An important element of keeping your intraocular pressure (IOP) stable is your eye fluid production. If your eye fluid production develops any abnormalities, you may experience a sudden rise in your IOP, a condition referred to as ocular hypertension. Here, your provider of premier eyeglasses, EyeSite of the Villages, answers common questions about this problem.
Q: What Causes Ocular Hypertension?
Aqueous humor pertains to the clear fluid in the front part of your eyes. The aqueous humor needs to be produced and emptied at a precise and constant level to maintain a healthy IOP. Structural infirmities or obstructions may impede this process, causing fluid build-up. As fluid volume increases, the pressure inside your eyes rises as well, leading to ocular hypertension.
Q: How Is It Different From Glaucoma?
Your expert optometrist explains that ocular hypertension involves a high IOP level, but with no evident structural or functional changes in your eyes. Glaucoma, on the other hand, occurs when an increase in IOP compresses your optic nerve. If left untreated, glaucoma may eventually lead to vision loss.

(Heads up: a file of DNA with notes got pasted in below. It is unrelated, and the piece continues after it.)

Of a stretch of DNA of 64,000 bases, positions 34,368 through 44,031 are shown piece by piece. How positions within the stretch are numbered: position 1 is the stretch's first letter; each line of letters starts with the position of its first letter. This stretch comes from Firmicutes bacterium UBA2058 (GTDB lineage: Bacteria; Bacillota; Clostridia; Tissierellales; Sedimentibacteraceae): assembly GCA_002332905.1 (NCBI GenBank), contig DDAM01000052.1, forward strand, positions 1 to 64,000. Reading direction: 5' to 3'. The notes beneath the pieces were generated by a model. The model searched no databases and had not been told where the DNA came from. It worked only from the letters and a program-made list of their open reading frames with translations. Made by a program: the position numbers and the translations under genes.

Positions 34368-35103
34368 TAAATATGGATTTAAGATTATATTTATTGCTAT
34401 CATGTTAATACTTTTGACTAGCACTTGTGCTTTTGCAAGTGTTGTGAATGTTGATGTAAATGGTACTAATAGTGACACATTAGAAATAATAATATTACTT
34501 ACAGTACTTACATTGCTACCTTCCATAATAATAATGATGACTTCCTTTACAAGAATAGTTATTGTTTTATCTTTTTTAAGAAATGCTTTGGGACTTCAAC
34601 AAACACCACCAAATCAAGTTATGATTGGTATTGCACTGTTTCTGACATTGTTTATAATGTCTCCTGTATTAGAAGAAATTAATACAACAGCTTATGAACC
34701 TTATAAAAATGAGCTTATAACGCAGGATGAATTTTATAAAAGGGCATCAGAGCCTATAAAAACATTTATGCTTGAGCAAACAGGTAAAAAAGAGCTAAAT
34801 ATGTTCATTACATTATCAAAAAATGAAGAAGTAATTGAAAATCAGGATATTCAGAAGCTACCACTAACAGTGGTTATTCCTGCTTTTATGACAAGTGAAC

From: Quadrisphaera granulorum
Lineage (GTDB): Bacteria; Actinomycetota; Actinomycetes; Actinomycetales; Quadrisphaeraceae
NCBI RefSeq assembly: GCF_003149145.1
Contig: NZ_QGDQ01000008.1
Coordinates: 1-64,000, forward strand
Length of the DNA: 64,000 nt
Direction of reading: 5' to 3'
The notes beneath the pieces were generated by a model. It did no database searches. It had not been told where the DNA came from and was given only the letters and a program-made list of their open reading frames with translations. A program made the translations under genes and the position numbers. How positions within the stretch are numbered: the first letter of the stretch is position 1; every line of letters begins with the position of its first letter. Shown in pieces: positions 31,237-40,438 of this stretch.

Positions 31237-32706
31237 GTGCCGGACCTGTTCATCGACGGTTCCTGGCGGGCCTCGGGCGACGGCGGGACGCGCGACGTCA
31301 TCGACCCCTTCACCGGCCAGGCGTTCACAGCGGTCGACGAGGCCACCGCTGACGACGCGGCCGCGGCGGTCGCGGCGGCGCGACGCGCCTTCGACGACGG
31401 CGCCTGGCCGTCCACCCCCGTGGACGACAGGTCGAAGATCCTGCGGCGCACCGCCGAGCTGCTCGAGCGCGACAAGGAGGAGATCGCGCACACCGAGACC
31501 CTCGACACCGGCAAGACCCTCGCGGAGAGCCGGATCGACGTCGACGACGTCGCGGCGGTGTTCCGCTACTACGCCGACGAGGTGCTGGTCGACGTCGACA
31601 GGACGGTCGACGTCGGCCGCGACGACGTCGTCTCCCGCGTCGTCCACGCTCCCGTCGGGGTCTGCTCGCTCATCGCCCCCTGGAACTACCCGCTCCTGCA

Q: How Does Ocular Hypertension Affect My Visual Health?
While ocular hypertension may not produce any vision changes, it may increase your risk of developing glaucoma. This is why we recommend having comprehensive eye exams regularly. We may include glaucoma screening tests during your clinic appointment.
Q: What Is the Recommended Management?
We will perform a tonometry test to measure your current IOP level. If the results reveal values above 12-22 mm Hg, we may prescribe IOP-reducing eye drops as part of your eye care management. We may also have you undergo our iWellnessExam™ SD- OCT retinal evaluation. This procedure uses the latest technologies to capture highly defined cross-sectional pictures of your retina and other internal structures, including your optic nerve.
If you have any further questions about ocular hypertension, call us at (352) 674-3937.